Distinctive, long-lived plants that add color to the garden for several months in winter and spring, hellebores are also appreciated for their attractive foliage. Each leaf consists of a long leafstalk ending in large, leathery leaflets grouped together like fingers on an outstretched hand. Flowers are usually shaped like cups or bells (those of Helleborus niger are saucer shaped), either outward facing or drooping; they consist of a ring of petal-like sepals ranging in color from white and green through pink and red to deep purple (rarely yellow). Flowers of all hellebores persist beyond the bloom periods listed, gradually turning green.
From Corsica, Sardinia. Erect or sprawling, to 2–3 ft. tall and wide. Substantial enough to use as a small shrub. Blue-green, 6–9-in. leaves are divided into three sharply toothed leaflets. Leafy stems carry clusters of 2-in., pale green flowers from winter into spring. Best hellebore for Southern California; more sun tolerant than others.Helleborus foetidus
From western and central Europe. Grows to 2 1/2 ft. high and wide. The stems are clothed with dark green leaves divided into seven to ten narrow, leathery leaflets to 8 in. long. Clusters of inch-wide flowers are light green with purplish red edges; they bloom winter to spring.
Plant parts are malodorous if crushed or bruised (they don’t smell bad otherwise). Tolerates sun in cool, humid areas. Self-sows freely where adapted.
From Europe. Leaves have no obvious stems. Elegant plant to 1 ft. tall and 1 1/2 ft. wide, blooming Christmas time into spring. Often planted in warm-winter climates but seldom thrives there. Plants of H. orientalis are often mislabeled as Christmas rose. Lustrous dark green leaves are divided into seven to nine lobes with a few large teeth; they seem to rise directly from the soil. White, 2-in. flowers appear singly or in groups of two or three on a stout stem about the same height as the foliage clump. Blooms turn pinkish with age.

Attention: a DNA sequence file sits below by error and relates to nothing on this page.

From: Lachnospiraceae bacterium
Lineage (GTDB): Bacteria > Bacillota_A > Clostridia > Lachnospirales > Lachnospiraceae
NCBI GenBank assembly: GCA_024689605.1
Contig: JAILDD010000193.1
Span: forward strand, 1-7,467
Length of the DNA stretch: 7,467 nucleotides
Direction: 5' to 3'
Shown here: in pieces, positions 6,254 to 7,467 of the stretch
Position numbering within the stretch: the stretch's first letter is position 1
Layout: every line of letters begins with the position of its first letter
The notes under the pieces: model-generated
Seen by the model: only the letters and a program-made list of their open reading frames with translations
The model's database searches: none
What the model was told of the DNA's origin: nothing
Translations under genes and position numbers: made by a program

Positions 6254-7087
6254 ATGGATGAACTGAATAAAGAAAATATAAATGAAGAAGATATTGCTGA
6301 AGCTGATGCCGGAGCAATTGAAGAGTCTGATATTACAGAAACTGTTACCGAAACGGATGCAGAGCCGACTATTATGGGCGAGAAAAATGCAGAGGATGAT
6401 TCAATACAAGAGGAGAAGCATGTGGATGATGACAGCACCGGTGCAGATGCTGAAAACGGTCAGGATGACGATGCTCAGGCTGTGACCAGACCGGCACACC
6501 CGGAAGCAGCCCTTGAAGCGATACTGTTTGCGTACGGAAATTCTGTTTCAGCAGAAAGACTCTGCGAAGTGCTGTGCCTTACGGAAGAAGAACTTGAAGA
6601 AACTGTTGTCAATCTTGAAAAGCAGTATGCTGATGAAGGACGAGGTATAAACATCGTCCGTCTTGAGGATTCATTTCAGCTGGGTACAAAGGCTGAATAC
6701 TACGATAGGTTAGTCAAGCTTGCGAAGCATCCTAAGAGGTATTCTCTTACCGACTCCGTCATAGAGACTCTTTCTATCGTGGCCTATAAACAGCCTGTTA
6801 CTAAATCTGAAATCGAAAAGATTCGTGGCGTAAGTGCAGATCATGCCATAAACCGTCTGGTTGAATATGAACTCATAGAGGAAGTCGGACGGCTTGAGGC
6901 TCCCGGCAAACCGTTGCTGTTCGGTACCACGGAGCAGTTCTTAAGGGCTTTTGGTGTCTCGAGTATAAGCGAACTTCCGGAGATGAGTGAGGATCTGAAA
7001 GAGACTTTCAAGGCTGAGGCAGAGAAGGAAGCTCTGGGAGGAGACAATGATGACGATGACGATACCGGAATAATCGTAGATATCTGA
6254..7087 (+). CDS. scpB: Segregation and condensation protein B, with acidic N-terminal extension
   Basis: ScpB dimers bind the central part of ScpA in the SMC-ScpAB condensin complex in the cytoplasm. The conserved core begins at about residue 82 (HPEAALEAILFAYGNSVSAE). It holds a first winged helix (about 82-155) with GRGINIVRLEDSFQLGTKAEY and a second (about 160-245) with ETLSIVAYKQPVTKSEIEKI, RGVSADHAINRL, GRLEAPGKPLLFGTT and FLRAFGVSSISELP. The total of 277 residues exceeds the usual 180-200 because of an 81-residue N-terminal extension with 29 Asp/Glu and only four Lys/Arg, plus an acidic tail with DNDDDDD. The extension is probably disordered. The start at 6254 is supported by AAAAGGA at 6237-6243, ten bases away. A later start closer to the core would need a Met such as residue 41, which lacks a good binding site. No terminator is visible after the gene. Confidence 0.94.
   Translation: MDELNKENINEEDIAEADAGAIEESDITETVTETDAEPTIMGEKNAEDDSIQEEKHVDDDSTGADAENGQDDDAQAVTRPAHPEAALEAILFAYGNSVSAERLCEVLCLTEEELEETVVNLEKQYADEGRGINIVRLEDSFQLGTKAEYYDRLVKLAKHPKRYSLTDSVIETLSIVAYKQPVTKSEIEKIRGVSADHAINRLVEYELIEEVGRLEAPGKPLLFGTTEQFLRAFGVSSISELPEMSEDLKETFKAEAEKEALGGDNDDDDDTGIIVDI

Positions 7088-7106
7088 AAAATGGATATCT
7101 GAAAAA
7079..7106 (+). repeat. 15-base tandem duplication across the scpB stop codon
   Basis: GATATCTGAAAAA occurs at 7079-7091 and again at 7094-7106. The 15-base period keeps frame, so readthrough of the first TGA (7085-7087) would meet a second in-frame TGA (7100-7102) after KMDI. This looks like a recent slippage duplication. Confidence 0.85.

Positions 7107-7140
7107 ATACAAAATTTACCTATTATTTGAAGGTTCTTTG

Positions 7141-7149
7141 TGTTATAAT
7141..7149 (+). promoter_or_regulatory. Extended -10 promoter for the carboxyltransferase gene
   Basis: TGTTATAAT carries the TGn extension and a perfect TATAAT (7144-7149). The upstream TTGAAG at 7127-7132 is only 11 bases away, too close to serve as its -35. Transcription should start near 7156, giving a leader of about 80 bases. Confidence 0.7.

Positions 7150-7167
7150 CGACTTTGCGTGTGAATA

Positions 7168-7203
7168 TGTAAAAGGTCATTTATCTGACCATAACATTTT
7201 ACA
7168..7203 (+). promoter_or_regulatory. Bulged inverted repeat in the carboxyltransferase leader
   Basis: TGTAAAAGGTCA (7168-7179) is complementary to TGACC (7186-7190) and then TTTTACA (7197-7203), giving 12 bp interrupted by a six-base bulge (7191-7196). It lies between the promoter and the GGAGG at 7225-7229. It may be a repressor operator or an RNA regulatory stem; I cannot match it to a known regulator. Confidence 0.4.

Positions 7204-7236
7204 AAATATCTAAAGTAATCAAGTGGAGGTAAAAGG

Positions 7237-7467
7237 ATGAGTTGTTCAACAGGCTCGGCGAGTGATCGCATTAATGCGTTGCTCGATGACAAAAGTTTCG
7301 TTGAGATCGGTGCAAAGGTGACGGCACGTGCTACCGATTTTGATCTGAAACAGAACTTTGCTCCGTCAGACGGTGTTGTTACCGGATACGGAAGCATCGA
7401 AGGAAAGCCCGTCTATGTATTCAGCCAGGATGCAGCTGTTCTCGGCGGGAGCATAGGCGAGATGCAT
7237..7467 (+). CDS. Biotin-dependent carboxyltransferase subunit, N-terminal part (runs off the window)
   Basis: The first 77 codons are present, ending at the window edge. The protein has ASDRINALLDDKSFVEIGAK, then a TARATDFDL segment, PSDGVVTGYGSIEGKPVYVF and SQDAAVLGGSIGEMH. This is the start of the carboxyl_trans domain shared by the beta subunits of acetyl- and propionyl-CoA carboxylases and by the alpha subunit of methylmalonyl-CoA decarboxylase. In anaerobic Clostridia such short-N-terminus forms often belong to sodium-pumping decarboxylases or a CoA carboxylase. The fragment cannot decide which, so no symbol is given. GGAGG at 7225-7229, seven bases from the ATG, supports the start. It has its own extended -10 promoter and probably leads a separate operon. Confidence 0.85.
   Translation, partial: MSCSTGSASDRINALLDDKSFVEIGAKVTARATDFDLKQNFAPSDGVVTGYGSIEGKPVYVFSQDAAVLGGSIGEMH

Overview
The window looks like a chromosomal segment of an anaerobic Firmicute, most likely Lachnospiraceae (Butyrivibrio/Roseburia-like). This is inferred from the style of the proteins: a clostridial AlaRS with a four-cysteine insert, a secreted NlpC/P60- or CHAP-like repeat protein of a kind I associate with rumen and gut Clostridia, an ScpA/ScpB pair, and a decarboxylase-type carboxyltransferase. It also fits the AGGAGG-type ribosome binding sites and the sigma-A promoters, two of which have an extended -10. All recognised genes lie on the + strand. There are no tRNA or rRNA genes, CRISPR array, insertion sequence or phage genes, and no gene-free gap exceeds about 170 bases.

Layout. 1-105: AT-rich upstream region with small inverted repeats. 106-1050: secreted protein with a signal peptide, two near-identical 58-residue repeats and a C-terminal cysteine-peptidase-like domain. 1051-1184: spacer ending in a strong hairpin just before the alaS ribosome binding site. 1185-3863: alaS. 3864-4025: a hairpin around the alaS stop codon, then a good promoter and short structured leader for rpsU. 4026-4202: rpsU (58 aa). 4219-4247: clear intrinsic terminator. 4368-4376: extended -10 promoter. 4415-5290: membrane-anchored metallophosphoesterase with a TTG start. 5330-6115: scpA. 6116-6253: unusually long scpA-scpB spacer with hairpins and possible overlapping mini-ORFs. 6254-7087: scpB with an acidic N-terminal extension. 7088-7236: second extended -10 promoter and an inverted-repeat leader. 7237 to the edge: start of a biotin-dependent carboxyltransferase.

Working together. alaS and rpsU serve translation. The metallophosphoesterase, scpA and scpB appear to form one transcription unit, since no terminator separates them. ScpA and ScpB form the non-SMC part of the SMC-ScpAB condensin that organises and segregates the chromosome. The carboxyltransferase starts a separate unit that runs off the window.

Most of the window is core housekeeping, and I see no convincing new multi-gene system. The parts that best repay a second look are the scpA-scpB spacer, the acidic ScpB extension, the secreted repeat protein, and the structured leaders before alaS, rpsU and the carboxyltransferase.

From Greece, Turkey, and the Caucasus. Leaves have no obvious stems. Much like H. niger in growth but more tolerant of warm-winter climates. Basal leaves with 5–11 sharply toothed leaflets; branched flowering stems to 1 ft. tall, with leaflike bracts at branching points. Blooms in late winter and spring; flowers are 2–4 in. wide, in colors including white, pink, purplish, cream, and greenish, often spotted with deep purple.Helleborus x hybridus
Leaves have no obvious stems. These hybrid plants generally resemble the principal parent, H. orientalis, but the flower color range has been extended and superior parents selected for seed production. Some are sold under the breeder’s name, such as Ballard’s Group, which has flowers in several colors. Others are sold as color strains, such as Sunshine Selections (white, pink, yellow, or red flowers), Royal Heritage strain (pink, purple, maroon, or white blooms), and Winter Queen mix (white, pink, maroon, or spotted flowers). Others are grouped according to form, such as Party Dress Group, which has double flowers
Hybrid between H. niger and H. argutifolius. Grows to 10 in. tall, with 1-ft.-tall, sterile white inflorescence.
Hybrid of complex parentage, with foliage like that of H. niger. Grows to 1 ft. high and 1 1/2–2 ft. wide; red buds open into ivory white flowers that take on rose and chartreuse tones as they age. Regular water.
From New Zealand, these evergreen foliage plants are slow-growing aralia relatives. In P. crassifo...
These lush plants bear plumes of tiny flowers above large, coarsely divided leaves in summer. Plants g...
Group of about 200 species grown mainly for their flowers’ long, silky stamens (the blossoms loo...